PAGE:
Organisers of the 2024 Olympic Games in Paris have unveiled a route for the men's and women's marathon loosely based on a march undertaken in 1789 by nearly 7,000 Parisian women opposed to King Louis XVI as revolutionary fervour rose in France.
The races - like the march in October 1789 - will start at the Hotel de Ville, Paris's city hall.
Unlike the march, the Paris 2024 marathons will not end at Versailles but finish instead at Les Invalides – the site of Napoleon's tomb.
During the first half of the 42.195 kilometre trek, runners will head west towards Versailles taking in internationally famous sites such as the Opera Garnier, Place Vendôme and the Jardin des Tuileries.
On the way back to central Paris, competitors will encounter energy sapping inclines, trail through parts of Meudon forest as well as skirt along the western stretches of the river Seine in Sevres and Issy-Les-Moulineaux before passing by the Eiffel Tower to their journey's end.
“The marathon is one of the markers of the Olympics and we want to highlight that,” said Tony Estanguet, head of the Paris 2024 organising committee.
As part of that drive, Paris Olympic bosses have decided to break with tradition and stage the men's race on the penultimate day of competition and promote the women's race as the final event of the two-week extravaganza on 11 August 2024.
The marathon course will be open to more than 20,000 non-competitive runners.
“It's an iconic race course,” said Anne Hidalgo, the mayor of Paris. “And it sums up what we mean by the Olympics. It will be something that takes place outside the stadium and brings together several locations.
“It shows the ambition that we have set ourselves.”
The inclusion of the marathon in the Olympic schedule is – according to legend – a French innovation.
As Pierre de Courbertin was formulating the blueprint for the modern Olympic Games, his friend - the renowned philologist Michel Bréal - suggested the event to commemorate the Greek soldier Pheidippides who ran the distance to recount the outcome of the Battle of Marathon.
Women started running their own event at the 1984 Olympic Games in Los Angeles.
Paula Radcliffe, who held the women's marathon world record between 2003 and 2019, said: "It will be a beautiful and inspiring course to run as well as watch on TV.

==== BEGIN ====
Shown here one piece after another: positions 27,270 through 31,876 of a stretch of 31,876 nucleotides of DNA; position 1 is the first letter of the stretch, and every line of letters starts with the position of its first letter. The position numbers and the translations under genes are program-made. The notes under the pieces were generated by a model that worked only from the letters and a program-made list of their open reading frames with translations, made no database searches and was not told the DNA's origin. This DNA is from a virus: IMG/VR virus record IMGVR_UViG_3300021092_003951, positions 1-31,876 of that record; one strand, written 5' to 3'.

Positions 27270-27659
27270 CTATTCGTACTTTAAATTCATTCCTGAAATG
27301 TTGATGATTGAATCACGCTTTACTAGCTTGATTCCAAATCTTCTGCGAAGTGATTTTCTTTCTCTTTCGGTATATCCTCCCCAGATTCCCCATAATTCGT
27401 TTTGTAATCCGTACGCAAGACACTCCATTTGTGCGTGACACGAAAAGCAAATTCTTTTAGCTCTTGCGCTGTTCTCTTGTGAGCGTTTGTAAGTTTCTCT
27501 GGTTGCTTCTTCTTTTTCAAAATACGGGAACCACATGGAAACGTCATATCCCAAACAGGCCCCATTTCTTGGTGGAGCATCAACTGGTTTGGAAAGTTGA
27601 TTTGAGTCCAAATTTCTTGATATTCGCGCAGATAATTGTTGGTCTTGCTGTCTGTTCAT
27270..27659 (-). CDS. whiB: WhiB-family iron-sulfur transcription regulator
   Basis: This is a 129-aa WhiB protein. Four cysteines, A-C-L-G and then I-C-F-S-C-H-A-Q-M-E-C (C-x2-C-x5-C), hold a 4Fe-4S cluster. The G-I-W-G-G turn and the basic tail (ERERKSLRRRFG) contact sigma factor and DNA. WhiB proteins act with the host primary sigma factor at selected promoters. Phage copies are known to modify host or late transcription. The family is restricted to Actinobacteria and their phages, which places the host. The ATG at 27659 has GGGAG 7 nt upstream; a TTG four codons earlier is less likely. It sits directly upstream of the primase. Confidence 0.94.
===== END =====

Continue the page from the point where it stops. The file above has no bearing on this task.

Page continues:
"The fact that it will be the last event of the 2024 Games is a wonderful way for women to be honoured,” added the 48-year-old Briton.
"Paris 2024 is providing us a route that's rich in symbolism, entertainment and athletic challenge," said Yohan Durand, a member of the French marathon team.
"Taking up this challenge here in my home country is a lifelong ambition."
Last December, organisers showed a video of their plans for an extravagant opening ceremony on 26 July.
It involves holograms and dancers as hundreds of boats surge along the river Seine past some of the world's most famous landmarks.
More than 10,000 athletes will cruise along the waterway from the Pont d'Austerlitz in the east passing Notre Dame cathedral, the Samaritaine department store and the Musée d'Orsay in nearly 200 boats with cheering crowds packed on either side of the river.
The competitors will disembark after their six-kilometre voyage at the Pont d'Iéna between the Eiffel Tower on the left bank and the Trocadero gardens on the right.
“What's important for sport is to ensure that it stays engaged with the fans,” said Jon Ridgeon, chief executive of World Athletics.
“Paris will clearly be the backdrop for some world class sport and for the marathon itself, it's going to be a really challenging course – probably the most challenging in the history of the Games - and the public are going to be running over the course too.
“It's going to be about more than elite sport. It will be about the people being able to have a go themselves and that's perfect.”